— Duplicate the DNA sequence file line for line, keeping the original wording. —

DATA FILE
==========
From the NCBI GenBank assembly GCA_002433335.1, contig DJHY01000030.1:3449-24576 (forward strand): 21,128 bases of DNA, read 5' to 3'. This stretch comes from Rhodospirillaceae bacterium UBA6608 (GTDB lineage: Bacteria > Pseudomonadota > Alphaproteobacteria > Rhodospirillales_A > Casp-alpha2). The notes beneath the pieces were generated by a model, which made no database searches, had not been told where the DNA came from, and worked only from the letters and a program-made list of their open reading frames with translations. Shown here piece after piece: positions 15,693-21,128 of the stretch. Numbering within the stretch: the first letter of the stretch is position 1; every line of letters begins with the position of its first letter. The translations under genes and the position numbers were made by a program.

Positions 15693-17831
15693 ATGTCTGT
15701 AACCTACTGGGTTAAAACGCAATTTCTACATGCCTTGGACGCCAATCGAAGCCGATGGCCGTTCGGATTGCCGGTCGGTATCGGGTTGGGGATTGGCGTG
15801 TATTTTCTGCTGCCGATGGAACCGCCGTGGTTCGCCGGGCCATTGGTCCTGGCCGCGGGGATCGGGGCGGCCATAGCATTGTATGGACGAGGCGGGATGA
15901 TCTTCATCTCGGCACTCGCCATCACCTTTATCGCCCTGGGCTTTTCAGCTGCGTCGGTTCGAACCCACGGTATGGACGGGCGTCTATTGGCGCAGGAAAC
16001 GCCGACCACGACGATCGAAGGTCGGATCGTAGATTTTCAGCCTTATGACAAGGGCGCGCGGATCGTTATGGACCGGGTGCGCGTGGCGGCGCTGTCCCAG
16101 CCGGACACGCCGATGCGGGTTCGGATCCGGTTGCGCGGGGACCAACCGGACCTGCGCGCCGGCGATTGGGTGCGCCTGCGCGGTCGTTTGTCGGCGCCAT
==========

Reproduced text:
From the NCBI GenBank assembly GCA_002433335.1, contig DJHY01000030.1:3449-24576 (forward strand): 21,128 bases of DNA, read 5' to 3'. This stretch comes from Rhodospirillaceae bacterium UBA6608 (GTDB lineage: Bacteria > Pseudomonadota > Alphaproteobacteria > Rhodospirillales_A > Casp-alpha2). The notes beneath the pieces were generated by a model, which made no database searches, had not been told where the DNA came from, and worked only from the letters and a program-made list of their open reading frames with translations. Shown here piece after piece: positions 15,693-21,128 of the stretch. Numbering within the stretch: the first letter of the stretch is position 1; every line of letters begins with the position of its first letter. The translations under genes and the position numbers were made by a program.

Positions 15693-17831
15693 ATGTCTGT
15701 AACCTACTGGGTTAAAACGCAATTTCTACATGCCTTGGACGCCAATCGAAGCCGATGGCCGTTCGGATTGCCGGTCGGTATCGGGTTGGGGATTGGCGTG
15801 TATTTTCTGCTGCCGATGGAACCGCCGTGGTTCGCCGGGCCATTGGTCCTGGCCGCGGGGATCGGGGCGGCCATAGCATTGTATGGACGAGGCGGGATGA
15901 TCTTCATCTCGGCACTCGCCATCACCTTTATCGCCCTGGGCTTTTCAGCTGCGTCGGTTCGAACCCACGGTATGGACGGGCGTCTATTGGCGCAGGAAAC
16001 GCCGACCACGACGATCGAAGGTCGGATCGTAGATTTTCAGCCTTATGACAAGGGCGCGCGGATCGTTATGGACCGGGTGCGCGTGGCGGCGCTGTCCCAG
16101 CCGGACACGCCGATGCGGGTTCGGATCCGGTTGCGCGGGGACCAACCGGACCTGCGCGCCGGCGATTGGGTGCGCCTGCGCGGTCGTTTGTCGGCGCCAT